RESCUE DAWN—–now, with that title, and with its skeletal description—U.S. flyer escapes from the Commies during the Vietnam War—a lot of people will automatically give it a pass, thinking it’s going to be another gung-hoer about “our boys”, and so forth. But, this one is an oddball: it’s directed by the great German wildman Werner Herzog, and it’s a true story of the only soldier who made it out of Communist captivity during that miserable conflict. He happened to be a naturalized American citizen, from Germany, forty lousy minutes into his first mission, in 1965.* There’s bad luck, and then there’s worse…
What makes this harrowing little film work is Herzog’s insane on-location filming, an absence of flag-waving (’til the end, and as used it makes sense in terms of the story), but mostly it’s the daunting craft-dedication of Christian Bale and his fellow actors. This guy takes “getting into character” to some dangerous levels. There is a surprisingly strong role for Steve Zahn, heretofore known for comedy.
Herzog wrote the screenplay, lifted off his 1997 documentary on the subject, Little Dieter Needs To Fly, and took his cast deep into jungles in Thailand for some grueling ‘all-for-art’ duty: Bale dropped 55 pounds to portray his starvation-beset prisoner, others in the cast did the same; the already thin Jeremy Davies shedding 33, Steve Zahn, 40.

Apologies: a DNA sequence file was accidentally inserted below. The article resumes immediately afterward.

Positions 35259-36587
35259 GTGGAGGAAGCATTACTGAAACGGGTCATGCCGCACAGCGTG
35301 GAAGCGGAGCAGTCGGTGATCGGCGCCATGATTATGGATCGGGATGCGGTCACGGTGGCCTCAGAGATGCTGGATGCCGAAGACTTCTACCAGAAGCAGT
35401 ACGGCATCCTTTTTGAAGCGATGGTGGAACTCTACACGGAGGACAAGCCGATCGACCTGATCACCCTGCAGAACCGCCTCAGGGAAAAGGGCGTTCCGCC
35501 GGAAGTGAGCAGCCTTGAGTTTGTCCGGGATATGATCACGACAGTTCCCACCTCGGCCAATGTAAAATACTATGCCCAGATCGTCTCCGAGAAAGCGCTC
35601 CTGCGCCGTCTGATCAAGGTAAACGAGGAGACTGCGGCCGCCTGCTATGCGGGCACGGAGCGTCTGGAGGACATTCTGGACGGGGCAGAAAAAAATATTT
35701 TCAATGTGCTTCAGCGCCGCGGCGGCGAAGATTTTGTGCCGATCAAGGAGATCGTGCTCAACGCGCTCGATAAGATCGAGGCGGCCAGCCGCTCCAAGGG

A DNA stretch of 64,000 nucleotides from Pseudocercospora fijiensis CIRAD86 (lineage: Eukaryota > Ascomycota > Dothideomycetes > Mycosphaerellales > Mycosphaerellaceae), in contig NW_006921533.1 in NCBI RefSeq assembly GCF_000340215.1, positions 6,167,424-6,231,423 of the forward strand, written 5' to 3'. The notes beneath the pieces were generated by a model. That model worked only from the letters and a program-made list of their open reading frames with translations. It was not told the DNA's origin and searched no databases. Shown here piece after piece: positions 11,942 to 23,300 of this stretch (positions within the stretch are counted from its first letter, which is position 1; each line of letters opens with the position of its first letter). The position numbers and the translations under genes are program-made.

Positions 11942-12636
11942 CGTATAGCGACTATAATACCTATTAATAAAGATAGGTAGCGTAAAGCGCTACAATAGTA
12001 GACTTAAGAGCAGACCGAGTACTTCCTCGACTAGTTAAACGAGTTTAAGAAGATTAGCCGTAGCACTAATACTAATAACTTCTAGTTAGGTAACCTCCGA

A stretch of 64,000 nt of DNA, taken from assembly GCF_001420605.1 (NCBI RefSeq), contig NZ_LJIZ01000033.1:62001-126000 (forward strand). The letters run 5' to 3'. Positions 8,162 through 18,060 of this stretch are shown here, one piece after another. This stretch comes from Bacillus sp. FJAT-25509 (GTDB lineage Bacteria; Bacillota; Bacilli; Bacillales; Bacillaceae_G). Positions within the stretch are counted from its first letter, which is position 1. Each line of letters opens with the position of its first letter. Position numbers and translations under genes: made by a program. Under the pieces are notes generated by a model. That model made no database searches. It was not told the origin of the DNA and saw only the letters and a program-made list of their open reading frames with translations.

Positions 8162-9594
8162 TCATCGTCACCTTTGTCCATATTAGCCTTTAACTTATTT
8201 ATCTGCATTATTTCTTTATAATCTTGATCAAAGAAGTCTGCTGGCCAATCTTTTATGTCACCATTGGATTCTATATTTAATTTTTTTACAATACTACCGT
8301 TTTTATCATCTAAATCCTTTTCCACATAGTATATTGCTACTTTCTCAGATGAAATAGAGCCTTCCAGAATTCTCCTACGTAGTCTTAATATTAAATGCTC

Costing $10,000,000, the film failed at the box-office, despite strong reviews, pulling only $7,177,000. That defeat was redeemed when the film went to video, where rentals and sales racked up $25,000,000. Seek it out, it’s quite a tale, one that may have you rethink your ‘jungle vacation’ plans.
120 minutes, with Zach Grenier, Francoise Chau, Toby Huss. The unpleasant Pathet Lao guards are fiercely put across by Thai actors Teerawat Mulvilai, Yuttana Muenwaja, Kriansak Ming-olo and Somkuan Siroon.
*Thoughtfully kept secret from the public, the United States was bombing Laos to dirt clods for a decade. Cruel beyond the pale, we scorched the impoverished country into the most bombed locale in history. From 1964 to 1973, our airmen dropped 2,500,000 tons of ordnance, including a horrifying two hundred seventy million cluster bombs. Thirty percent of that heinous payload didn’t detonate on impact, and it’s continued to kill and maim innocent people for decades: more than 20,000 since the hostilities stopped, 40% of them kids, along with countless water buffalo, elephants, tigers and other wildlife. And will keep on doing so. Gee whiz, it’s a good thing the fearsome Laotian Navy never made it to Santa Barbara. We might have ended up as some kind of totalitarian basket case.